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Bipartisan Deal Emerges on Family First Transition

Capitol Hill is working on a bipartisan deal that is intended to assist states to implement the Family First Prevention Services Act. The bipartisan, bicameral legislation would give states an added $500 million in child welfare funds, allowing states to spend more flexibly on the three categories of evidence-based services and create a guarantee of

CMS Issues Guidance on QRTPs but Maybe Not Clarity

On Friday, September 20, the Centers for Medicare & Medicaid Services (CMS) provided guidance on whether or not the new classification of Quality Residential Treatment Programs (QRTPs) will fall under the Medicaid classification as an Institutions for Mental Diseases (IMDs). There has been great concern that the new QRTP standards would cause these same child

Senate Shorts Human Service Funding

The Senate unveiled their Labor-HHS-Education appropriations legislation last Wednesday, September 18, 2019 and it shorts human services severely. Gone are the increases for child care, Head Start, CAPTA state grants, CB-CAP child abuse prevention funds and many other vital human services. While there was always an understanding that many of the House increases could not

Senate Bill Introduced to Halt Public Charge Regulation

On Tuesday, September 17, Senator Mazie Hirono (D-HA) introduced the Protect American Values Act that would restrict the Administration from using federal funds to implement its new “public charge” rule scheduled to go into effect on October 15, 2019. On August 14, 2019 the Administration published a new final rule to expand the definition of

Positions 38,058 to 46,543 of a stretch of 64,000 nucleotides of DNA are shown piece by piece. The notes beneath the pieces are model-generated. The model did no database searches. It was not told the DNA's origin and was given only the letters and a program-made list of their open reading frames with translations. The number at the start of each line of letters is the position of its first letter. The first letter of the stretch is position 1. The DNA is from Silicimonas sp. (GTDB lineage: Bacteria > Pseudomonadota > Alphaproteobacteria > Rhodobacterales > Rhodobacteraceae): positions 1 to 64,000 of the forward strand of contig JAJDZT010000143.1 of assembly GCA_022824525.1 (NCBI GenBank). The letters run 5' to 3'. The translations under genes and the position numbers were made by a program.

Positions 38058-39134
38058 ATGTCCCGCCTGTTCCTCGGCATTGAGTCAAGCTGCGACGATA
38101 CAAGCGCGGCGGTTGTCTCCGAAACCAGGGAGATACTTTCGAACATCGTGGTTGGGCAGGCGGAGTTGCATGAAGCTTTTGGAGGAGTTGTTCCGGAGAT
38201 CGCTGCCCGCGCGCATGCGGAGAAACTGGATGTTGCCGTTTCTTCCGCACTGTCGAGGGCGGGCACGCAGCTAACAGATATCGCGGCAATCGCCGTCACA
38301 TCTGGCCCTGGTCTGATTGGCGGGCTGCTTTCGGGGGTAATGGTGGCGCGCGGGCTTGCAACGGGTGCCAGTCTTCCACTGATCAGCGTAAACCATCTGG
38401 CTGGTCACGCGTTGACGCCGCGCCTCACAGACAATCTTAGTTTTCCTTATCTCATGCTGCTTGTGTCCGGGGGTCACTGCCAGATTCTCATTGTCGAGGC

Strengths Identified in Youth CFSR Except in Placement with Siblings

The findings of the Child and Family Services Reviews (CFSR) report, Focus on Youth CFSR Findings: 2015-2017, published by the Children’s Bureau details how child welfare agencies are working with older youth between the ages of 16 and 17 in foster care. The report addressed the following questions: (1) How well do agencies meet the

Do Children Have a Seat at America’s Fiscal Table?

On Tuesday, September 17, the Urban Institute released their 13th annual Kids’ Share report, Kids’ Share 2019: Analyzing Federal Expenditures on Children, on federal expenditures on children through 2018 and future projections. The report and a panel discussed federal spending on children younger than 19 from 1960 to 2018 and makes future projections through 2029.

Health Care Coverage Declines including for Children

The census report on health insurance coverage showed that the percentage of people with health insurance decreased by 0.4 percent last year. That represents the first decrease in coverage since the Affordable Care Act and the first increase since the 2008-2009 period. The health insurance report is based on both the Current Population Survey and

Fiscal Year 2020 Appropriations In Gridlock

When Congress left with a two-year budget deal for fiscal years 2020 and 2021 it looked like they would be able to finish most of the FY 2020 appropriations in September with perhaps a few weeks of a continuing resolution (CR) to finish up. That possibility crashed last Tuesday shortly after Senate Republican unveiled their

Decennial Census Funding

The 2010 census missed more than 10% of all children under age 5 in the U.S. When we miss young children in the census, it has serious consequences for them, their families, their communities and our nation – with many of those consequences lasting for at least 10 years. The U.S. Census Bureau needs adequate

History and Update on Flores Settlement

On August 21, 2019 the Administration announces a final new rule that would, in effect, overturn the 1997 Flores settlement. The Flores settlement is just that, a legal agreement settled in 1997 that outlines certain protection for immigrant children while in U.S. custody. Its most well-known provision, recently, prohibits the detention of children for more

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